fall 1998 conference proclaims, “The Anasazi Ancient Mothers are calling YOU
to celebrate the sacred feminine Goddess in the Land of Enchantment . . .
With art, movement, ritual and song Honor the Goddess within each woman.
Tell YOUR Herstory with art, voice, dance, ritual. Walk a Hopi labyrinth . .
. Meditate. Create art with your symbolic Goddess language… Dance at the
Temple of the Living Goddess. Connect as a sacred circle with very special
women for mutual transformation. Share the magic!!!”33
The book Wisdom’s Feast: Sophia in Study and Celebration contains sermons,
meditations, liturgies, litanies, eucharistic celebrations, Bible studies
and rituals all promoting radical feminist principles. It contains, for
example, a meditation on the gnostic Gospel of Thomas and a sermon and
litany in praise of panentheism which asserts that “God’s (or Sophia’s or
Wisdom’s) presence permeates all things and people” including “the Catholic
archdiocese of Chicago, the Painted Bridge Arts Center . . . Greyhound bus
drivers . . . witches and witch doctors … [and] suburban housewives going
back to college.”34 Herein also, the hymn “Fairest Lord Jesus” is rewritten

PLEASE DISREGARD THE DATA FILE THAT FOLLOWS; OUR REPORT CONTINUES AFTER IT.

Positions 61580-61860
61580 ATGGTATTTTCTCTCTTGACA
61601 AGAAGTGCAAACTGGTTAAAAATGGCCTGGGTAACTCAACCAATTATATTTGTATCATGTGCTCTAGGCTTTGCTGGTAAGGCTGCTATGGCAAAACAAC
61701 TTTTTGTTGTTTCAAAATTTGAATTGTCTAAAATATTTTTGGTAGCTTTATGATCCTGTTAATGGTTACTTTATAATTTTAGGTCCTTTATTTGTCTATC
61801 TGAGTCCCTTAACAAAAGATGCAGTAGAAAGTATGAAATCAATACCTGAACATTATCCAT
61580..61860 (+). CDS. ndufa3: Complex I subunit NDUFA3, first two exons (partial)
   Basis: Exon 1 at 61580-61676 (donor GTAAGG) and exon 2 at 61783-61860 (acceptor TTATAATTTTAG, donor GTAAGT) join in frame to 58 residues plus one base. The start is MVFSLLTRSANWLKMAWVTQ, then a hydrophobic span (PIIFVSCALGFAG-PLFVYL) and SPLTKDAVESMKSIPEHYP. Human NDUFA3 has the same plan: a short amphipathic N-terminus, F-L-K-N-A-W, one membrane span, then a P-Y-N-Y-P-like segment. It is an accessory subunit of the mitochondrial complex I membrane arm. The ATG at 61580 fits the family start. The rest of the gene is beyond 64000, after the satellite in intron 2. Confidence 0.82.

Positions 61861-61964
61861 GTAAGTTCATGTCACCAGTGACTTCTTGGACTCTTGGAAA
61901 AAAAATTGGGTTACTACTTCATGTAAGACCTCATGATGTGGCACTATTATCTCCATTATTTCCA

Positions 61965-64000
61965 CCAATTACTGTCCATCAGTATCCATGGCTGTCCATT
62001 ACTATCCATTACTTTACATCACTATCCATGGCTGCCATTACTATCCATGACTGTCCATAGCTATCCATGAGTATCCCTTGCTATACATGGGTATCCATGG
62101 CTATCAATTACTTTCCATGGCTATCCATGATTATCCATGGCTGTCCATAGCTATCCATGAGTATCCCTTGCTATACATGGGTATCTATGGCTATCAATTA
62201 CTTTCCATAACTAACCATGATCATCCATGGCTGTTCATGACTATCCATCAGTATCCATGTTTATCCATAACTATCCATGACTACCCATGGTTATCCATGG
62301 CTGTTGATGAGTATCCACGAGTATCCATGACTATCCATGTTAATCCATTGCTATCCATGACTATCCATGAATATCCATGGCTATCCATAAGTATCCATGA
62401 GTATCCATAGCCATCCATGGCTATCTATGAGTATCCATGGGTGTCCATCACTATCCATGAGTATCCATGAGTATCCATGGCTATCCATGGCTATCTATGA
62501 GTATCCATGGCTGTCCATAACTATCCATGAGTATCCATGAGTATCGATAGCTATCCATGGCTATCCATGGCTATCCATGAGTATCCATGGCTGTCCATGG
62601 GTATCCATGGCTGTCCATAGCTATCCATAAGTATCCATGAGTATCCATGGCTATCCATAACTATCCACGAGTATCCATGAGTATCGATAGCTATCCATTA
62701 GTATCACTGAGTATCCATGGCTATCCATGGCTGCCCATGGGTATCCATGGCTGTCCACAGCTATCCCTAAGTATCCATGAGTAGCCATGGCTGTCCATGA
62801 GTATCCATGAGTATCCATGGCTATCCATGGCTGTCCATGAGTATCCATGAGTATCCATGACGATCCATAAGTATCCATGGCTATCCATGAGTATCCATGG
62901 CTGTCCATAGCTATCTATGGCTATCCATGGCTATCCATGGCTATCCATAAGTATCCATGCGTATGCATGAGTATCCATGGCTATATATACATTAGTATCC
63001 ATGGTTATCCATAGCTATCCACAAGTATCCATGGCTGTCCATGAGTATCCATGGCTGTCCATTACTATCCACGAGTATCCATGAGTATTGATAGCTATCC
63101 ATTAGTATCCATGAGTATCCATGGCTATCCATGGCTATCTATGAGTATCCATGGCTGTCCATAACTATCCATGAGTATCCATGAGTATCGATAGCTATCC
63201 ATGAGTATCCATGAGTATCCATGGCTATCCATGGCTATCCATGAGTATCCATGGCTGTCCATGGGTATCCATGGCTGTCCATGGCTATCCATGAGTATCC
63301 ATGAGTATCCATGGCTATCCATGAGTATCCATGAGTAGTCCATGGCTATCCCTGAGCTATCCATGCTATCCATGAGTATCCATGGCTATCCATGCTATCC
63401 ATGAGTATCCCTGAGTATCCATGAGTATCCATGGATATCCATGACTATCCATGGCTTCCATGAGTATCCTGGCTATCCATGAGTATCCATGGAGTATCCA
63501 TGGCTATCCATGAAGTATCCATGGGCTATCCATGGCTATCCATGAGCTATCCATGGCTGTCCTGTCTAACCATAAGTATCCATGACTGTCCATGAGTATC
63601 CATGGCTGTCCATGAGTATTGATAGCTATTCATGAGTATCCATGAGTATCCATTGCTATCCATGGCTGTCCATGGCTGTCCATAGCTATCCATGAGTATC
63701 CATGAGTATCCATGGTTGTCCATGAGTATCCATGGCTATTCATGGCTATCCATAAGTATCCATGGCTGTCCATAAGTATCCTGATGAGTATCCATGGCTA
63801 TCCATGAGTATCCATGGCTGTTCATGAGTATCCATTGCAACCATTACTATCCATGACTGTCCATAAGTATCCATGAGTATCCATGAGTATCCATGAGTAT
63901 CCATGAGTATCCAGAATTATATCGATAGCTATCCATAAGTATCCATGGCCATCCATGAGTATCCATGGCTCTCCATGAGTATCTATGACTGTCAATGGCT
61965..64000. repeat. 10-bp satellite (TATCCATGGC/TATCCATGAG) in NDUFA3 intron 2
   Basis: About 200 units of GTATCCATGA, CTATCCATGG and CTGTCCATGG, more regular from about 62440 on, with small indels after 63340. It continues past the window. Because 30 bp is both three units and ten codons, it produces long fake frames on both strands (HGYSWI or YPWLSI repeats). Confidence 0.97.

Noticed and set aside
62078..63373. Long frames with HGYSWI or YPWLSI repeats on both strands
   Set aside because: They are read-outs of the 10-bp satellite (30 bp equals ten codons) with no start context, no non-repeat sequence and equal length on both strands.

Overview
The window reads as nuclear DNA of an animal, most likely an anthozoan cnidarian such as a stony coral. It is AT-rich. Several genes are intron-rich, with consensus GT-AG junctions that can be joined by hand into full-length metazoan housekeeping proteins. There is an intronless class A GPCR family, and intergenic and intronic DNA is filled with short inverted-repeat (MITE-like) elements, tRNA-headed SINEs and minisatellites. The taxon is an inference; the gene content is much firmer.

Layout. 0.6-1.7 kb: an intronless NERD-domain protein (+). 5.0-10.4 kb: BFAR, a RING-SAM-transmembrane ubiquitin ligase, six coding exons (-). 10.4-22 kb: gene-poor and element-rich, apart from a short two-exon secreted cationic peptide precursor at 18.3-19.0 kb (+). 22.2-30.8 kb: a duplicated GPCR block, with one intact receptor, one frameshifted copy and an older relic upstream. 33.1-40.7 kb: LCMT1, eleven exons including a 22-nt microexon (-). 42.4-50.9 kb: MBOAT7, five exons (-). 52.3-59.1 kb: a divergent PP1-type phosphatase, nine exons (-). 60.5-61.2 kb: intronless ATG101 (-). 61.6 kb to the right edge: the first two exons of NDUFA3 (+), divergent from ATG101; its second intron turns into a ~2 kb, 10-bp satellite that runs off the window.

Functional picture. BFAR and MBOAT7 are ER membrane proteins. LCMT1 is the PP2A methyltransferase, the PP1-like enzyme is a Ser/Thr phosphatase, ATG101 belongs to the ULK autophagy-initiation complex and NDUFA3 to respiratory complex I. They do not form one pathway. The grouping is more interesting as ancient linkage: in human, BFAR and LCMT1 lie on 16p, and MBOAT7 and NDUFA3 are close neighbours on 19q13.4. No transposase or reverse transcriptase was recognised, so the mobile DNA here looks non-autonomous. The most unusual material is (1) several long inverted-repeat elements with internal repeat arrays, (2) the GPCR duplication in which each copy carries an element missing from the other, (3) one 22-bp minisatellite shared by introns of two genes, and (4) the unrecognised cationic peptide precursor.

to honor “Fairest Sophia, Ruler of all nature, 0 Thou in whom earth and
heav’n are one. . . .”35
Sophia, the Greek word (feminine gender) for wisdom, is a unifying symbol
within radical feminism. The word in Hebrew, hokmah, is found throughout the
wisdom passages of the Bible (most notably, Proverbs) and also in the
apocrypha and in gnostic texts including the Gospel of Thomas. The argument
is made that Sophia is a legitimate image of God, not simply a
personification of an attribute. As the word is feminine gender, it is used
to put a feminine face on God. It has also been used, however, in the
attempt to open Christianity to the worship of female deities from Astarte
to Isis to Aphrodite and Mary. Some image Sophia as a divine consort or a
personified hypostasis of God. Jesus is sometimes equated with Sophia to
become SophiaJesus or is presented as the prophet of Sophia. But
hokma/sophia/wisdom is more properly understood as a personification. This
is the most reasonable interpretation in light of its counterpoint with the
“foolish woman” of Prov 9:13-18.
In the preface to Miriam Therese Winter’s WonmanWord, the author asserts,
“To make ritual is to remember into life and into meaning, to determine who
and what will survive from generation to generation, what people will be
honored, what values will be strengthened, what traditions are worth
keeping, what perspectives will be handed on … Ritual not only transmits
perspective, it also molds reality according to its worldview . . . When
that which is liturgically rehearsed is no longer the way men want the world
to be but the way it should and could be, then the whole of humanity, female
and male, will know a heartfelt liberation and the world will take one giant
step toward realizing the reign of God.”36
To advance this agenda, she lifts, among other images, the “Cosmic
Christa”37 and, in “A Psalm to the Goddess,” offers praise to Ishtar,
Inanna, Sophia, Isis, Nut, Gaia, Hera, Athene, Aphrodite, Artemis, Demeter,